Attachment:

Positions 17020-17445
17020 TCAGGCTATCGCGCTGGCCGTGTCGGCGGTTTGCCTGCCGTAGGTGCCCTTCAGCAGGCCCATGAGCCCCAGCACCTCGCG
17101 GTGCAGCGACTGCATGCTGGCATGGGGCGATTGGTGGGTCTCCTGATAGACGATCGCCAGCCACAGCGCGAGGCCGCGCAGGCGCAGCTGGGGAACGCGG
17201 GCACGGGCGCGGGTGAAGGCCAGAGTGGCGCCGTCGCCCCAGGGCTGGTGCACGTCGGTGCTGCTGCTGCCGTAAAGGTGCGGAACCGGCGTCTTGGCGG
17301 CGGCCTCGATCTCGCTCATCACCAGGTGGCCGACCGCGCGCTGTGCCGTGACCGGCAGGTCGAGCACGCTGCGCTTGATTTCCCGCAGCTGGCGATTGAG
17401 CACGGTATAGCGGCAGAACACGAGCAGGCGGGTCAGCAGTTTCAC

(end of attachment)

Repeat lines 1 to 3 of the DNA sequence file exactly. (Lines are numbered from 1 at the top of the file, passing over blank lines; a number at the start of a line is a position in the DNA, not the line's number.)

Positions 17020-17445
17020 TCAGGCTATCGCGCTGGCCGTGTCGGCGGTTTGCCTGCCGTAGGTGCCCTTCAGCAGGCCCATGAGCCCCAGCACCTCGCG
17101 GTGCAGCGACTGCATGCTGGCATGGGGCGATTGGTGGGTCTCCTGATAGACGATCGCCAGCCACAGCGCGAGGCCGCGCAGGCGCAGCTGGGGAACGCGG